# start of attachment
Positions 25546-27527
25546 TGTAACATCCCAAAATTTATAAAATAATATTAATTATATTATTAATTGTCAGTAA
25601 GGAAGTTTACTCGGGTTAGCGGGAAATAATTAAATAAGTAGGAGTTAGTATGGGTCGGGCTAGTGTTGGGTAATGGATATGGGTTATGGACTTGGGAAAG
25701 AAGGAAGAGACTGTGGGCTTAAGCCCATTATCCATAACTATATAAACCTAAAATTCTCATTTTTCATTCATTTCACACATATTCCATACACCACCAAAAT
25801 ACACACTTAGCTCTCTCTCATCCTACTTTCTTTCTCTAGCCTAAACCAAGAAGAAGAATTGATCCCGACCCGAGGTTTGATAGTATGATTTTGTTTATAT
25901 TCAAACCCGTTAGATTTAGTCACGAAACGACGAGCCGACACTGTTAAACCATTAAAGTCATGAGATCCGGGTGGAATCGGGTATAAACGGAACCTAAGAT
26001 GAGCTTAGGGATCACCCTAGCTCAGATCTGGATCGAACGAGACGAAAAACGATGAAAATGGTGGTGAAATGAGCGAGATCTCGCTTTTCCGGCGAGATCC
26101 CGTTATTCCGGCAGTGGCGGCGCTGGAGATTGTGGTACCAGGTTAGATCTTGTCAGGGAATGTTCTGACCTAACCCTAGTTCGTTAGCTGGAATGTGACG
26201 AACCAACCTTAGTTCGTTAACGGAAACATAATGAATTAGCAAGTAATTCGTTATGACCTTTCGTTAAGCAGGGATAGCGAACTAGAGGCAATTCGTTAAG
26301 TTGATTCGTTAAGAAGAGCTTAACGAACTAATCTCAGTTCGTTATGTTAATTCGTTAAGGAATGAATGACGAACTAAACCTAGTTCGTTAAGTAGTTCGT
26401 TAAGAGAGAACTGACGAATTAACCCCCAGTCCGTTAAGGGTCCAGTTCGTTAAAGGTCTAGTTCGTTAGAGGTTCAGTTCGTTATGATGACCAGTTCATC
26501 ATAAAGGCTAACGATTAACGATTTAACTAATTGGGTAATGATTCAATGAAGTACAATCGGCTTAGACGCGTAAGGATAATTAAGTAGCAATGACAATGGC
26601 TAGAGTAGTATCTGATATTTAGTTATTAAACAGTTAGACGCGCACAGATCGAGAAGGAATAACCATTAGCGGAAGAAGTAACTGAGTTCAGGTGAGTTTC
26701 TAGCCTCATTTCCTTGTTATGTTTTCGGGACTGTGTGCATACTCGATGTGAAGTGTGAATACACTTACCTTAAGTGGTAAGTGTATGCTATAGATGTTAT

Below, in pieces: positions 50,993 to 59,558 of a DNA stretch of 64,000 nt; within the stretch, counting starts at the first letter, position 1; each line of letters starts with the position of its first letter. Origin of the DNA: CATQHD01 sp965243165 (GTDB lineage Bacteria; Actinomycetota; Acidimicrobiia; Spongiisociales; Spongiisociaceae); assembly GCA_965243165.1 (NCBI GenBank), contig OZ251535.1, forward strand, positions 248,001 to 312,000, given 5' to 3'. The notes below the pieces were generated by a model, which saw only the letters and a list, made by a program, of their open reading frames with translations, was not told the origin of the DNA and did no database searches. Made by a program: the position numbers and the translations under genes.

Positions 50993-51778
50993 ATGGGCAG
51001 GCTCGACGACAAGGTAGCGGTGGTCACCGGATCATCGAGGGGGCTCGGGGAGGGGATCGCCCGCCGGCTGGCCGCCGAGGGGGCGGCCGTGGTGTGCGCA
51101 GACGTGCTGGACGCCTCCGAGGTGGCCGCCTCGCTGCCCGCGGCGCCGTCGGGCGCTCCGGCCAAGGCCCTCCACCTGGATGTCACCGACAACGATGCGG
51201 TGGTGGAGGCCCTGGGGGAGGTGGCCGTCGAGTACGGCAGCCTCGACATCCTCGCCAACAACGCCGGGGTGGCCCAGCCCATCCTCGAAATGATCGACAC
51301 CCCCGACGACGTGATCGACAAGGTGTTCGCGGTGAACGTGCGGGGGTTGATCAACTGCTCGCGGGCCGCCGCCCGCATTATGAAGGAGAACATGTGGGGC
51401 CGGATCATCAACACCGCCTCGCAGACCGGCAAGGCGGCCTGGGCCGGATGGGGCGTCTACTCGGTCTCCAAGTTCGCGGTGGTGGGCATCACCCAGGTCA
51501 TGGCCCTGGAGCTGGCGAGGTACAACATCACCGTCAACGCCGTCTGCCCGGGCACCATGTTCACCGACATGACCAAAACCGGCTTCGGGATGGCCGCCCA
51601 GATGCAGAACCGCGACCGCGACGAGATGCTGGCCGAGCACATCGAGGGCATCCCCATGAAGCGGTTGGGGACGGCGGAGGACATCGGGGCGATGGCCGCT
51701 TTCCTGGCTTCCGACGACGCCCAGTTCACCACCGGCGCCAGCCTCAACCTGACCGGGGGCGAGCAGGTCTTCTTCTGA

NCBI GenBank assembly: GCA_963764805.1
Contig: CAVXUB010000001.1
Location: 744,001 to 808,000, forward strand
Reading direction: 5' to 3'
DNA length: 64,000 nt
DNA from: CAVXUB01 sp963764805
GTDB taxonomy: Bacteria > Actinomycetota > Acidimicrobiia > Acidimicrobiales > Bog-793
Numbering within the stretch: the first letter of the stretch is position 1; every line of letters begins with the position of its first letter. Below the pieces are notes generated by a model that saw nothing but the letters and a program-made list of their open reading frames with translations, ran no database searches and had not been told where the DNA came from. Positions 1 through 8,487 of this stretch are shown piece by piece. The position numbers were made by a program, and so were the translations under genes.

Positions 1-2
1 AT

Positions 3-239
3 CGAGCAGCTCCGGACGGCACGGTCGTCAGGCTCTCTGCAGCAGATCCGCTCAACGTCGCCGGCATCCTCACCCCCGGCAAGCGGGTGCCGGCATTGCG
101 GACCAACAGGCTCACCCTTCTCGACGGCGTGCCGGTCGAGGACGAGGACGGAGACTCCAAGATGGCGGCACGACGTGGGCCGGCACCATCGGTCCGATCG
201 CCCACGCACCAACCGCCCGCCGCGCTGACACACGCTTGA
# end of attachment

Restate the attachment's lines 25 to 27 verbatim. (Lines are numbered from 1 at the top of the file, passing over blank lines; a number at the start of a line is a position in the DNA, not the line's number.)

51701 TTCCTGGCTTCCGACGACGCCCAGTTCACCACCGGCGCCAGCCTCAACCTGACCGGGGGCGAGCAGGTCTTCTTCTGA

NCBI GenBank assembly: GCA_963764805.1
Contig: CAVXUB010000001.1